Gender performativity in physics: affordances or only constraints?
- 408 Downloads
In this forum we engage in a dialogue with Allison Gonsalves’s paper ‘“Physics and the girly girl—there is a contradiction somewhere”: Doctoral students’ positioning around discourses of gender and competence in physics’. In her paper Gonsalves uses a sociocultural approach to examine women doctoral students’ stories about becoming physicists. In doing so her paper focuses on how discourses of masculinity and femininity can create available and unavailable positions for the women students. In this dialogue we do a parallel reading of two of the student narratives presented by Gonsalves, using Judith Butler’s (1990) concept of discursive agency as a means to more explicitly bring the affordances for women identity constitution offered by their localized physicist context to the fore, rather focusing on its, often more visible, constraints.
KeywordsPhysics Gender Doctoral students Identity
- Butler, J. (1990). Gender trouble: Feminism and the subversion of identity. New York, NY: Routledge.Google Scholar
- Danielsson, A. T. (2009). Doing physics—doing gender: An exploration of physics students’ identity constitution in the context of laboratory work. Doctoral dissertation, Uppsala University.Google Scholar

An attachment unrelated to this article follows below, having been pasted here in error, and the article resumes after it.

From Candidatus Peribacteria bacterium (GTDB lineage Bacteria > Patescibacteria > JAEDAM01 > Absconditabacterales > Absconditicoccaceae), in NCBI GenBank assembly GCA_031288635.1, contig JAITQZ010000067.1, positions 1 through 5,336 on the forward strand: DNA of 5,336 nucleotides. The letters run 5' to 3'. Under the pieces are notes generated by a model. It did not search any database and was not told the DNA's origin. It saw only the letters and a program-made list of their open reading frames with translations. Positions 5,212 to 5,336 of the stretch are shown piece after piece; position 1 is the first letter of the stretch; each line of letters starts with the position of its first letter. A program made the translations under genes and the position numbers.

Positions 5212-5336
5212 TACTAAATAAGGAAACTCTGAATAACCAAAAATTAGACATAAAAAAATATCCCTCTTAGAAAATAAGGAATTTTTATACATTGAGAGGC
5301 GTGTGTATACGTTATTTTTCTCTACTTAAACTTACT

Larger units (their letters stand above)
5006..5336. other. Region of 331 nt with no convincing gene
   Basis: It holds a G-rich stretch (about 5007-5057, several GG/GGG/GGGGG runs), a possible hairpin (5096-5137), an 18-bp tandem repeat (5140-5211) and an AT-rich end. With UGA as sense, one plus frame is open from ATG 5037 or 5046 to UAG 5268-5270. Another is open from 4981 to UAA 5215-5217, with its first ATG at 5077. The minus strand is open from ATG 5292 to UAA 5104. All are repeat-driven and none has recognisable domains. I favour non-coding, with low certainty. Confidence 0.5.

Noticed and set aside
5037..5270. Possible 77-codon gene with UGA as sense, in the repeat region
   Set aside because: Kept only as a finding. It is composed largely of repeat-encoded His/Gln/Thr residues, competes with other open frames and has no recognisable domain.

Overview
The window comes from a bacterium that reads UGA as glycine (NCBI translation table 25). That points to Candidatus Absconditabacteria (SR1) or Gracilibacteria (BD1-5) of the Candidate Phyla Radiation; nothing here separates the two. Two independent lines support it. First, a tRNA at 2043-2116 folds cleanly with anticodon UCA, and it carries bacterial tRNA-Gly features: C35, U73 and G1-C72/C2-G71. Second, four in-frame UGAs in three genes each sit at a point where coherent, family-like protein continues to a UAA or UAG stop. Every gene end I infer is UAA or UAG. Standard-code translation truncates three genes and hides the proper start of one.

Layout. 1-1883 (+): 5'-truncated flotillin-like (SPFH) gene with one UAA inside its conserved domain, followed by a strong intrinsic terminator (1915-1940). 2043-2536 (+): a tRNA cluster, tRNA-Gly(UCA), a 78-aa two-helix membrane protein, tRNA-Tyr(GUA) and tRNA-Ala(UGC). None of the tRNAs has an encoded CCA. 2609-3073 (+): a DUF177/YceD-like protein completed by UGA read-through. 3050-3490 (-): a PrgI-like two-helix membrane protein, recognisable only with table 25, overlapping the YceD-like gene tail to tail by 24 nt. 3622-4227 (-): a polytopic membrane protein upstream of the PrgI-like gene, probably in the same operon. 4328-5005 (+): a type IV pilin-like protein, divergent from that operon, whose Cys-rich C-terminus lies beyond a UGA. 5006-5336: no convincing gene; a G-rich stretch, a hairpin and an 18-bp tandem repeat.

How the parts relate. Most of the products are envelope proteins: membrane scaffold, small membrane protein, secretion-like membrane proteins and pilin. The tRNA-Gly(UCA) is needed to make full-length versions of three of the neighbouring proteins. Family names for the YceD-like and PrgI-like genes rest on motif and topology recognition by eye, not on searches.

- Davies, B., & Gannon, S. (2005). Feminism/Poststructuralism. In B. Somekh & C. Lewin (Eds.), Research Methods in the Social Sciences: A Guide for Students and Researchers (pp. 318–325). London: SAGE.Google Scholar
- Due, K. (2009). Fysik, lärande samtal och genus. En studie av gymnasieelevers gruppdiskussioner i fysik. Umeå: Print & Media Umeå Universitet.Google Scholar
- Halberstam, J. (1998). Female masculinity. Durham: Duke University Press.Google Scholar
- Harding, S. G. (1991). Whose science? Whose knowledge?: Thinking from women’s lives. Ithaca, NY: Cornell University Press.Google Scholar
- Keller, E. F. (1992). How gender matters, or, why it’s so hard for us to count past two. In G. Kirkup & L. S. Keller (Eds.), Inventing women: Science, technology and gender (pp. 42–56). Cambridge: Open University Press.Google Scholar
- Mishler, E. G. (1999). Storylines: Craftartists’ narratives of identity. Cambridge, MA: Harvard University Press.Google Scholar
- Seymour, E., & Hewitt, N. M. (1997). Talking about leaving. Why undergraduates leave the sciences. Boulder: Westview press.Google Scholar
- Youdell, D. (2006). Diversity, inequality, and a post structural politics for education. Discourse: Studies in the Cultural politics of Education, 27, 33–42.Google Scholar